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    October 2005    Page 12       > About LCL Magazine     > Cover Page      > Inside Cover    Feature Pages:   1   2   3   4   5   6   7   8   9   10   11  12     

Feature Articles
 Best of the Low Carb Blogs
 Updating an Old Favorite
 Cooking with Pumpkins
 Self Care in Difficult Times
 Eat Your Way to Wellness
 Spicy Halloween Dishes
 Take a Bite Out of Aging
 Our Personal Complicity
 Your Fall / Winter Wardrobe
 Makeup Tips for Halloween
 Halloween without the Sugar
 Halloween Safety Tips



  DaVinci Syrups


        Halloween Safety Tips

Ah, Halloween, one of the most beloved holidays by children and adults alike.  Planning ahead and taking a few safety precautions can make this fun holiday a safe one too.

Before the big night: Talk about Halloween safety with your children. Talk about appropriate behavior and what is inappropriate. Gather flashlights with fresh batteries for every child and adult who plans to trick or treat.

Review the "Stop-Drop-Roll" technique with your children in case their clothes catch on fire. Prepare your property for visitors in the yard. Look for items that might trip or otherwise harm visitors.

Refresh your CPR skills (or take a class if you've never taken it) so that you will be ready in case of emergency. Check the status of your first aid kit, especially noting your stock of burn creme, anti-itch ointment, bandages and antibiotic ointment. Check the date on your Syrup of Ipecac in case of ingestion of poison. Plan a filling dinner for your family. Children will be less likely to begin munching on the way home with a full tummy.

When decorating, be sure to use common sense. Do not overload electrical outlets. Keep Jack O' Lanterns away from flammable materials, curtains, drapes and decorations. Place Jack O' Lanterns out of the main path. Consider using liquid chemical light strips for eerie and fire-free Jack O' Lanterns.

Make certain that family pets are well secured, wearing collars and identification tags.

Children's Halloween Costumes
Childrens' Halloween costumes should be: bright, reflective, and short enough that chances of tripping or contact with flame are reduced. Costumes that are baggy and oversized or high-heeled shoes can cause injury by falls or accidental contact with fire.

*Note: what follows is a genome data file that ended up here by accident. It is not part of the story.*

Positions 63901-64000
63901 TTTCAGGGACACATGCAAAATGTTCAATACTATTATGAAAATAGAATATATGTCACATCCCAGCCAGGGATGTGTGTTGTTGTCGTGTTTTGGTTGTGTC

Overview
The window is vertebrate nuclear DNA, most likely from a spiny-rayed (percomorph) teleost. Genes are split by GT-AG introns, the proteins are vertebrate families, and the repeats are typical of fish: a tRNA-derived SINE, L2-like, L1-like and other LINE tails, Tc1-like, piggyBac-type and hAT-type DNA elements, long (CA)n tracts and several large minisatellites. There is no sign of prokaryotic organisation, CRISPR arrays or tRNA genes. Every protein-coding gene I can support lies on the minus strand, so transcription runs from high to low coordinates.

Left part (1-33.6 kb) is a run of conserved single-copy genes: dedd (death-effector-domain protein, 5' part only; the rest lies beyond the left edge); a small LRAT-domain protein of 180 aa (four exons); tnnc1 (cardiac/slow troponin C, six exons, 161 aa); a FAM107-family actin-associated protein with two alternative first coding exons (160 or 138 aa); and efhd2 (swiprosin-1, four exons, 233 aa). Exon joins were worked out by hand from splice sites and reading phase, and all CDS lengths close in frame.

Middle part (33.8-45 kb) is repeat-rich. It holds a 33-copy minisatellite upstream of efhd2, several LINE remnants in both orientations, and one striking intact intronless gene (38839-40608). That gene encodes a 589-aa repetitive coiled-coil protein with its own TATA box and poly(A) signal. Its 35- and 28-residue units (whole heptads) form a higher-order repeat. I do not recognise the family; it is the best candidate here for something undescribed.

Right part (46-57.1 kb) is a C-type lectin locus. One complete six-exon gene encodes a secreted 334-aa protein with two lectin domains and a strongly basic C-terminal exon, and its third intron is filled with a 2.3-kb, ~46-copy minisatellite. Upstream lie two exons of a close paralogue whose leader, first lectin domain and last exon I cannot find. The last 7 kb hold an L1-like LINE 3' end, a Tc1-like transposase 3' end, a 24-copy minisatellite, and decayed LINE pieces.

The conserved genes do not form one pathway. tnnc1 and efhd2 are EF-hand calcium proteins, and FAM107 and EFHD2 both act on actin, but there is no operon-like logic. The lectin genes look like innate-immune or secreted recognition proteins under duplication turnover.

Costumes, wigs and other accessories should only be purchased if flame-resistant. Hats and non-toxic makeup are a better choice than masks which reduce visibility, block eyesight and can hinder breathing.

Treat bags and costumes can be trimmed with reflective tape to increase visibility. Write your child's name, address and phone number somewhere in the costume, and show this to your child in case of accidental separation.

Be certain that props simulating weapons (guns, knives, swords) are soft, flexible and do not look real. Wands also should be flexible and soft.

All young children should be escorted by a parent or responsible adult. If you live in an area prone to mosquitoes or other bothersome critters, remember to spray everyone well with bug repellant. Remind the children that they should walk, stay on sidewalks when possible, and obey all traffic signals. If there is no sidewalk be sure to walk on the left side of the road facing oncoming traffic.

Wagons pulled by an adult make an excellent transport for easily tired youngsters. Bicycles are NOT a good idea for trick-or-treating. Your child's or another child's costume could get caught in the spokes and cause serious injury.

Create your trick-or-treat journey in familiar neighborhoods. Use sidewalks or other designated pathways up to homes. Dangers such as holes in the grass or sharp objects could be masked by the darkness.

Trick-or-treat only at homes with porch lights or other Halloween lights on. NEVER enter the home of a stranger. Accept treats only in the doorway or outside. Do not allow children to eat any treats until checked by an adult.

Be very careful around lit Jack O' Lanterns. Remember your manners and say "Thank you!"

Older children should plan their route ahead of time and describe it in detail to their parents. Un-escorted older children should travel in groups of at least three children and carry change for emergency phone calls and be reminded that 911 is free from pay phones.

After the Trick or Treating Check all of your child's candy before allowing your child to eat any. Do not allow your child to eat unwrapped candy, opened candy or fruit. Be sure to monitor the amount of candy your child eats at a time to prevent stomach aches. Make sure to sort hard candies and other items that can cause choking out of a very young child's candy.

Copyright © October 2005  Low Carb Luxury


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